I’ll Kill You—I Mean, I’ll Send You to the Shadow Realm
When you watch anime on America television, do you ever laugh at any repetitive or awkward dialogue? Try this one: “Believe it!” That’s right, it’s a catchphrase made by the iconic orange jumpsuit-wearing ninja in Naruto. But you may be surprised if you knew that in fact he never said that in the original Japanese dubs — indeed, most of the time Naruto is swearing (“Damn you!”) or spouting his nonsensical phrase “dattebayo!” So yes; they overdubbed it.
Censorship in anime introduced to the United States has never gone away. From violence to drug and sex references to religious connotations, companies like Funimation Entertainment and 4Kids Entertainment routinely censor anime in order to meet their guidelines for their chosen demographic—children and teenagers usually from 5 to 18 years old.
America has not yet grown out of its view of animated material; in the US, cartoons are for the kids, while sitcoms and dramas with real actors are for the adults. But it isn’t something that I can truly blame the US anime distributors. After all, they are corporations, not activists, and their job is to make money, not statements.
That being said, I despise censorship vehemently. It’s not just a plot-hole generator; it’s almost disrespectful for the artists that created the show in the first place. Why change the material just for the sake of making sure they comply with what people in the United States are used to seeing? The companies probably already realize this by now—anime isn’t just for kids.
Most anime are not what the average American mother would deem suitable for her 8-year-old son; past Naruto, Pokemon and Yugioh, the content of anime actually requires the viewers to think. Are we really too naive to represent the anime fan community correctly and bring them the unedited content (which on closer inspection are not inappropriate)?
I’m not over-exaggerating. Pokemon and Yugioh themselves contain marvelous examples of censorship. For Pokemon, it’s blatant erasure of Japanese cultural references. Remember our adventurer Ash Ketchum and his trusty storage of rice balls to eat whenever hungry? Those rice balls—onigiri in Japanese—show too much Japanese culture for 4Kids Entertainment. They must go.
So what did the dub do? Simple: it renamed the onigiri to outrageous substitutes like “ice cream sandwiches” or “donuts”. Seriously? You call that a donut?!
Yugioh on the other hand deals with a lot of Egyptian mythology as well as a strong hold on the theme of death and reincarnation. As the mythology is rooted too well into the anime, 4Kids could not remove this “objectionable religious content”. But of course, they could prevent anyone from actually dying—thus the concept of the “Shadow Realm” was born.
A typical example is the scene where Yugi is in danger of being sliced by a death saw. He says, “That saw will kill me if it gets to me!” —except that instead of a saw, it’s a “dark energy disc”. 4Kids redrew the saw as a glowing purple disc. And instead of killing Yugi, it will “send me to the Shadow Realm”. (Just Google “Yugioh dark energy disc”.) Does anyone not see how ridiculous this whole censorship thing is becoming?
Sexuality is a more controversial aspect of anime, and I can understand why some may view it as inappropriate. Sexuality in America is regarded almost negatively, as if discussing sex was the same thing as mediating murder. For Funimation and 4Kids, anything suggestive of sex is dealt with extreme prejudice. Typical methods are mysterious dark splotches covering huge chunks of the screen, blocking bras, panties, any half-dressed girls. In shower or hot springs scenes you will typically see mysterious steam conveniently covering up the chest and hip areas. In One Piece, many scenes with Nami showing off her body are either cut or redrawn, destroying her role and personality as a pirate who will use her body to get what she wants.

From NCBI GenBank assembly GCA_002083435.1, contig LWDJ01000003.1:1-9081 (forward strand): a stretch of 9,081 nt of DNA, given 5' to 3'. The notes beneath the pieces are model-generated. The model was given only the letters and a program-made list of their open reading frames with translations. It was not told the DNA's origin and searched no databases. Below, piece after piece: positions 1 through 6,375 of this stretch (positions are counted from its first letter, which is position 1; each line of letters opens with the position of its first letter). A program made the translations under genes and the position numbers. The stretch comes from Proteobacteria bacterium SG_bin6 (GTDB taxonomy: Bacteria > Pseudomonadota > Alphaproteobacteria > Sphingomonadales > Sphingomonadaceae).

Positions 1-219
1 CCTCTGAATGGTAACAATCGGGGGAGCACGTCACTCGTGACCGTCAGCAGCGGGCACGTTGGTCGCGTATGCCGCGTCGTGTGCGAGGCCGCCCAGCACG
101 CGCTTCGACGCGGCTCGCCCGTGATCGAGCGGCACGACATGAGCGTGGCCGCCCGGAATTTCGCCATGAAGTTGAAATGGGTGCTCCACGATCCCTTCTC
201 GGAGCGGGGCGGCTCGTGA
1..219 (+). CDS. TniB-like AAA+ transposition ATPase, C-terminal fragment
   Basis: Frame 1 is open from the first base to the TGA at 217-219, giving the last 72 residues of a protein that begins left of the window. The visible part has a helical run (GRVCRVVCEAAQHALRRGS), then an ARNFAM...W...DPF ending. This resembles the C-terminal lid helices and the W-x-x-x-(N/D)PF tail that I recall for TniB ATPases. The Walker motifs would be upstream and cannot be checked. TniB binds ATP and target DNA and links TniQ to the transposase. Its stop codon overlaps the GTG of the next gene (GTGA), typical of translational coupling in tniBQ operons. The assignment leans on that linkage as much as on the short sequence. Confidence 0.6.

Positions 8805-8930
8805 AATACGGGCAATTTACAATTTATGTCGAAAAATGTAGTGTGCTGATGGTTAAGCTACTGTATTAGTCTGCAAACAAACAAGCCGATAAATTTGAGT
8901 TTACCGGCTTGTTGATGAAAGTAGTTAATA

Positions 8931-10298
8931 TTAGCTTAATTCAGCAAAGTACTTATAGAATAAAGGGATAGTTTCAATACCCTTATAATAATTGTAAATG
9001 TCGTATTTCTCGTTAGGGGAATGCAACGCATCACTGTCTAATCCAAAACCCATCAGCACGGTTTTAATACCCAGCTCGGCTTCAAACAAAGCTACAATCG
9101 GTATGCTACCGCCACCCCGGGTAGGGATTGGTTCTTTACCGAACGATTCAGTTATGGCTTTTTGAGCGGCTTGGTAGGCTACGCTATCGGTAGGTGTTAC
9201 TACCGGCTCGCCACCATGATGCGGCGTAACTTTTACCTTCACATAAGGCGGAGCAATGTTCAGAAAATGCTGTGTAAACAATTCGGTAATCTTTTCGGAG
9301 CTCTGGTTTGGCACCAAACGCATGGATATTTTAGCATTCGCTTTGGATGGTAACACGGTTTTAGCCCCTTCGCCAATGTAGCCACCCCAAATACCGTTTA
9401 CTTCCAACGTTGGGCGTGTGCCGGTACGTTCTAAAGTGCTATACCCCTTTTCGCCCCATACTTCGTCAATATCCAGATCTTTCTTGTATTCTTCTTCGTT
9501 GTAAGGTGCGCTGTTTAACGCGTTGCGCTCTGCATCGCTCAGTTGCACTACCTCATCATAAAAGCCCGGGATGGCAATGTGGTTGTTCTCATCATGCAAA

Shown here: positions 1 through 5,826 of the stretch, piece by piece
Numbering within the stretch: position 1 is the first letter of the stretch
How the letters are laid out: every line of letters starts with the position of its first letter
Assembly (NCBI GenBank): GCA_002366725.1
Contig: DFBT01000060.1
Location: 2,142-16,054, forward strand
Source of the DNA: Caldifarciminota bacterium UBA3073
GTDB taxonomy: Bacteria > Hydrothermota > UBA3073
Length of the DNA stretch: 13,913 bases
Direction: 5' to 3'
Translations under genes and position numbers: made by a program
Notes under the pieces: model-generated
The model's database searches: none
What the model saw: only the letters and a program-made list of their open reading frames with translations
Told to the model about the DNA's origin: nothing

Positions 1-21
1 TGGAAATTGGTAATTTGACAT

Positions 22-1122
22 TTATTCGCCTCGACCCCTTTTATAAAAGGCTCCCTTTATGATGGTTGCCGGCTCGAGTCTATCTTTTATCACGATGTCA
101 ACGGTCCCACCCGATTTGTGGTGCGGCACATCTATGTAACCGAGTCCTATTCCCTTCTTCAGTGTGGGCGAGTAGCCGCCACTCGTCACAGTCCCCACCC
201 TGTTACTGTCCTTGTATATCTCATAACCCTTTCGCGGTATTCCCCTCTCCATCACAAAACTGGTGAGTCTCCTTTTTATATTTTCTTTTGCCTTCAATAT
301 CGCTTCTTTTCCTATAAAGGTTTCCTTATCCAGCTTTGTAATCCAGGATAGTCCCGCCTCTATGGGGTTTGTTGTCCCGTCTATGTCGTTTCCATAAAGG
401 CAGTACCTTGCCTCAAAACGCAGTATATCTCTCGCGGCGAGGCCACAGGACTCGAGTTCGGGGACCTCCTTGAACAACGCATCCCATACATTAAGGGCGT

Now I have mixed feelings about this, but I would prefer that they do away with censoring nudity. Censoring nudity can and does affect the plot directly (just take Nami for example). Audiences may be captivated and immersed in a story only to see some obvious attempt to censor a magical girl transformation sequence (these typically end up as having the girl’s entire body light up in another mysterious bright neon glow instead of seeing the clothes disappear and be replaced as they do in the original versions).
Sexuality between teenagers is also heavily edited. Entire character developments can be sabotaged by turning strong, romantic devotion into superficial infatuation. That’s really where censorship visibly crosses the line.
To be fair, anime distributors in America do try to release the DVD versions of anime without the censoring done in the television release, but that simply forces viewers who would like the watch the director’s cut version of their favorite shows. Most audiences are completely ignorant of the blatant amount of censorship encompassing the entire catalog of North American anime releases. But the number of more hardcore fans is growing, and many of them are reacting with either anger or annoyance.
The anime industry in the US is still quite shaky (even anime studios in Japan are fearing that the industry is in its decline), so we still have a long way to go. Maybe one day, blood, bras, and beer will actually exist in anime sold to US television. Then maybe Sanji from One Piece can take a drag on a cigarette—instead of a lollipop.
Naruto’s “Believe It” Video: